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Media Ignores Senate Vote Against Chained CPI: Five Reasons Why We Should Pay Attention

The main stream media couldn't care less that the U.S. Senate unanimously rejected cuts to Social Security via the 'chained CPI.' But WE should care for the following five reasons ...

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The U.S. Senate unanimously rejected cuts to social security via the “chained CPI” over the weekend, to a resounding chorus of … chirping crickets. Considering that today’s sharply divided legislative bodies rarely vote unanimously on ANYthing — let alone a budget amendment put forward by an elderly, self-proclaimed Democratic Socialist like Senator Bernie Sanders of Vermont — the lack of news coverage is astonishing. This writer’s editor will likely demand citations, which she cannot provide, due to this deafening silence from the chattering classes. Journalist Dean Baker from Truthout attributes this uncharacteristic non-response from the mainstream media to “a clear case of the elite lining up together against the bases of both political parties [according to a recent poll].”

Baker continues:

If the chained CPI were put to a vote of the people it would lose in a landslide. But the elites are prepared to use their control of the political process and the media to do everything they can to push this cut forward.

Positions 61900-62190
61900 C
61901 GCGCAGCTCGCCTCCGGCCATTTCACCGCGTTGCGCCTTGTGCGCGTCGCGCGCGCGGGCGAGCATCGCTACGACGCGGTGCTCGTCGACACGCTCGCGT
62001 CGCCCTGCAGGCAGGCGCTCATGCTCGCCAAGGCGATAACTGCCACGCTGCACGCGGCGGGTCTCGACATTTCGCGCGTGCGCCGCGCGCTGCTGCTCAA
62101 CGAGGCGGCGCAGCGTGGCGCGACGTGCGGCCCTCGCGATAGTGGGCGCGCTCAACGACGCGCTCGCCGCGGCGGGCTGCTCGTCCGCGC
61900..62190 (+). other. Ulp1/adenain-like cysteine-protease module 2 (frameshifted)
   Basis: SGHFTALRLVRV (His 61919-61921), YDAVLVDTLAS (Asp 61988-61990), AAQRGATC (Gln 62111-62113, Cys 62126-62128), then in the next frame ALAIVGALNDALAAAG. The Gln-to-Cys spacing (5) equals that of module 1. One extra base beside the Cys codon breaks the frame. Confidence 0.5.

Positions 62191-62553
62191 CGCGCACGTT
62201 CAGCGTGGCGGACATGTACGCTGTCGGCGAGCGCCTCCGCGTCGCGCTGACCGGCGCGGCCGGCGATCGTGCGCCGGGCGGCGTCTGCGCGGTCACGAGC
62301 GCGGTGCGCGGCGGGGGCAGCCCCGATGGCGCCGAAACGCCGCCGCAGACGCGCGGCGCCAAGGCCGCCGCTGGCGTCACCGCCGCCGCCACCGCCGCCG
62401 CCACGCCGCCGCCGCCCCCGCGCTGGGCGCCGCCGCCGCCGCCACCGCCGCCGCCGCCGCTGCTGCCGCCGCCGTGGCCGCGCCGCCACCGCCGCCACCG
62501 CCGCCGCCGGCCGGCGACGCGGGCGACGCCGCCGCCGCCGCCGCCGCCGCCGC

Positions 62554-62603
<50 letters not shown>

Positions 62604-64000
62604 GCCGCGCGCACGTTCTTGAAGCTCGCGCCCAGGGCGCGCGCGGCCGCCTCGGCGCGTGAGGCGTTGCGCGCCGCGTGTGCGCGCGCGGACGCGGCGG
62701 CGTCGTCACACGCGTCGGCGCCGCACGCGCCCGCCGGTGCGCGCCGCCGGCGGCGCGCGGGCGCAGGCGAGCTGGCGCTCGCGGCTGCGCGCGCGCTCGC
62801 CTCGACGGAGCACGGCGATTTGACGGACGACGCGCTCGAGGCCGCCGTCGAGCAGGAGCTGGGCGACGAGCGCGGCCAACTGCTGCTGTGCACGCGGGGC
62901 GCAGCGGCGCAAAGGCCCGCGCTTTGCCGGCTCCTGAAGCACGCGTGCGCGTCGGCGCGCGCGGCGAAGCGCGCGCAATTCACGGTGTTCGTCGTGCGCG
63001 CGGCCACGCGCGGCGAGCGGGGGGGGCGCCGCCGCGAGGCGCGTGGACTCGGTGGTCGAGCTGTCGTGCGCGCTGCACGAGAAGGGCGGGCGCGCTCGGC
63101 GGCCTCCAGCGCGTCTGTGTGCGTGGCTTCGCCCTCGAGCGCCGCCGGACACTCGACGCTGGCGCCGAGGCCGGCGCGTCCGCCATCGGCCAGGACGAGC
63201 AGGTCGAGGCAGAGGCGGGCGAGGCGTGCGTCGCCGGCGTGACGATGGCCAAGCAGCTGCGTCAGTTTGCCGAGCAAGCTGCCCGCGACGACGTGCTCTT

The chained consumer price index (“chained CPI”) would change how the U.S. government measures inflation and adjusts cost of living allowances (COLAs) for Social Security. The consumer price index measures the rate of inflation by comparing the costs of various goods and services over time. (NOTE: The CPI does not track housing prices, and housing is the largest household expense for most Americans.) According to a press release from Sanders’ office, President Barack Obama has been willing to consider the chained CPI as a compromise measure for balancing the budget with an uncooperative GOP, but many Democratic constituencies adamantly oppose it, including the AARP, the AFL-CIO, National Organization for Women, the American Legion, Veterans of Foreign Wars, Disabled American Veterans, and AMVETS.

by Anonymousreply 503/25/2013

1)Cut $127 billion in benefits over the next 10 years alone;

2)Hurt anyone receiving Social Security benefits, including retirees, widows, children, veterans, and people with disabilities;

3)Start out small, and get larger over time. Projections show cuts for a beneficiary the first year will be $43, then another $43 for the second year, then another $43 for the third year, and so on.

4)Lower your payments as you get older and need social security more. If you retire this year at age 65, by age 70, you’ve lost $645.00, by age 80, you’ve lost $5,113.00, and by age 90, you’ve lost a total of $13,715.00.

5)This means the average senior loses almost $14,000 of the hard-earned money he or she paid into Social Security. This is bad policy, and it’s unfair to seniors who count on this money.

by Anonymousreply 103/25/2013

Why would you give up a starting position?

by Anonymousreply 203/25/2013

While I agree with your post...

[quote]5)This means the average senior loses almost $14,000 of the hard-earned money he or she paid into Social Security.

Technically, what we do is pay for people collecting SS during our working lives. We have been overpaying into the trust fund for 20 years for the Baby Boom generation.

by Anonymousreply 303/25/2013

R3, you sound so.... Republican.

by Anonymousreply 403/25/2013

LOL...hardly. I am way, way left.

But it is true that SS is or was supposed to be pay as you go. I said I agreed with r1's post and I don't like it.

by Anonymousreply 503/25/2013
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